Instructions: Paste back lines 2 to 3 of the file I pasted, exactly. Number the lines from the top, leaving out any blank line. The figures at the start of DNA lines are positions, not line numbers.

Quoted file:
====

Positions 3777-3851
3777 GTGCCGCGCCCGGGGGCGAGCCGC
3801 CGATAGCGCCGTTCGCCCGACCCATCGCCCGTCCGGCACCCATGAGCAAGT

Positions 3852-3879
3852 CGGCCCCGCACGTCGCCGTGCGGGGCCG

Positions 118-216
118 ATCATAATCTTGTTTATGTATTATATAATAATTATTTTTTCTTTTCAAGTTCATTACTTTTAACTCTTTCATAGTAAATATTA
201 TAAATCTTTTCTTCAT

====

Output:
3777 GTGCCGCGCCCGGGGGCGAGCCGC
3801 CGATAGCGCCGTTCGCCCGACCCATCGCCCGTCCGGCACCCATGAGCAAGT